No signal was given. As the Bridge of Mists began to form the music from both sides of the Great Chasm died down of its own accord. On the green side, pipers clutched their flutes to their chests in terror and in rapture, and the voices of green-clad choristers died in their throats. On the purple side, drummers ceased their drumming, raggedly, a beat here, a beat there. The player of the Great Viol, that beast of an instrument, dropped his electronic bow. The light was changing. As the moon rose, the bridge began to form simultaneously from either end, iridescent, sparkling, entirely without substance and yet, apparently, real.
On either side there were old folk who had witnessed this event at the second moon of every seventh year, many times before, and yet they stood open-mouthed with the rest; each Bridge seemed more magnificent, more portentous than the one it succeeded.
The structure formed slowly, the purple span and the green span creeping towards one another, coalescing out of the mist that always existed in the Chasm, obscuring that which lived beneath, the Great Dragon who kept the planet alive – guardian of crops, channel for the two suns, bringer of babes and source of all fecundity. But now it had become hungry, as had happened every seventh year, time out of mind. Now it needed them, their joint and willing sacrifice.
Rogoth and Jessika had never met in the flesh. For the past seven years they had communicated via Sunlink, exchanging images, ideas and thoughts. They had carried mobile communicators round with them and charted their days for each other. They had even sung lullabies to each other, when one or the other couldn’t sleep. They had documented their days for each other, and had never felt alone or single. They knew each other intimately and yet, the chasm stood always between them, for Rogoth belonged to the purple side and Jessika to the green.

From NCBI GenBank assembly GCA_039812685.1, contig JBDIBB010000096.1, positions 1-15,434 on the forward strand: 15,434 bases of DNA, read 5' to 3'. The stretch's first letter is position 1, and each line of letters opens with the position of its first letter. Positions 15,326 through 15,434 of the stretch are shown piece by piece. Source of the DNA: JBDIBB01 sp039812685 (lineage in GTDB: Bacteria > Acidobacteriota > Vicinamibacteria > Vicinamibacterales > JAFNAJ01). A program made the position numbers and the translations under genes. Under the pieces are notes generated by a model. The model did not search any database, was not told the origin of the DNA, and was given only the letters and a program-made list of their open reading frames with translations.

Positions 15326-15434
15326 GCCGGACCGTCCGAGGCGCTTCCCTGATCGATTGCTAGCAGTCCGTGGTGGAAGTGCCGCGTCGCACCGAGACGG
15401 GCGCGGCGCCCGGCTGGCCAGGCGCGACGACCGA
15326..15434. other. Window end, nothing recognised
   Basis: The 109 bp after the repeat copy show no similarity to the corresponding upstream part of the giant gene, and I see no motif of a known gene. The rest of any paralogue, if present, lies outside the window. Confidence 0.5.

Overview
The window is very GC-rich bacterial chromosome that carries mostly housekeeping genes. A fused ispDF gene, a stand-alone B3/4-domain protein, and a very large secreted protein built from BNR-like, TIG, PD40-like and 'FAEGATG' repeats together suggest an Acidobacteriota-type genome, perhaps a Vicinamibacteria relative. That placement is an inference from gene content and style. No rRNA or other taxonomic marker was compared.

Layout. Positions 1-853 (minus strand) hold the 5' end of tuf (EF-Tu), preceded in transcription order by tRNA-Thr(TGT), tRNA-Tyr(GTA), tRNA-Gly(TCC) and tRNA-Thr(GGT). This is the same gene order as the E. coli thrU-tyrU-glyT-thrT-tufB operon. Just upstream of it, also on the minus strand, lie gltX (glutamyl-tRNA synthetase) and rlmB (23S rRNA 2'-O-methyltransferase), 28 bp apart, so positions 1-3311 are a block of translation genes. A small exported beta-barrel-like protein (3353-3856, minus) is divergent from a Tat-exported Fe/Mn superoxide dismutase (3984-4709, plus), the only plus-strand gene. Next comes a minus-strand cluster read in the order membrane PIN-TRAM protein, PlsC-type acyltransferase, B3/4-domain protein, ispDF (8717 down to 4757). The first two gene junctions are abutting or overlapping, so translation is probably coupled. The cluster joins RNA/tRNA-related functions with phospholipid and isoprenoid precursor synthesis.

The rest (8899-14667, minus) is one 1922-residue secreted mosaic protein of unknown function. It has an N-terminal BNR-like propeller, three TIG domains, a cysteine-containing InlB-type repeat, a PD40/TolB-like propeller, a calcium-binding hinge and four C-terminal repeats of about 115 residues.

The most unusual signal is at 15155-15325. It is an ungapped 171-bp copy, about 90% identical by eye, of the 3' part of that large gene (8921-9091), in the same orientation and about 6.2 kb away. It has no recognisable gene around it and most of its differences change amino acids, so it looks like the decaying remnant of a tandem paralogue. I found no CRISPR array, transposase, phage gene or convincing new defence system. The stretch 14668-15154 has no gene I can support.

Such cross-Chasm friendships – business ventures, collaborations – love stories, even – were not uncommon. The Children of the Dragon were one race, or had been once. Long ago, it was said, the planet had not been divided, at least not along the entirety of its equator, and people had moved to and fro. In those days the greens and the purples were almost indistinguishable but as the aeons of isolation passed they began to diverge, physically, the purples accumulating more of the dragon’s features and markings and tending towards the purple side of its iridescence. Greens, like Jessika, tended to have fewer dragon markings and the rudimentary spinal scales were missing, but they glowed more strongly green.
Rogoth and Jessika fell in love, as the stars had always intended them to do. Over the years their love for each other had grown until it equalled and then transcended their love of life. And that was why, as the two spans of the bridge joined over the central and deepest part of the chasm, they were setting forth from either side.
As he walked Rogoth examined his feelings and finally allowed himself to acknowledge that he was afraid, not so much of death – because when it came it his death would be unimaginably swift – but of heights. Ridiculous, he thought, to fear falling when you were about to fall anyway, and had volunteered to fall.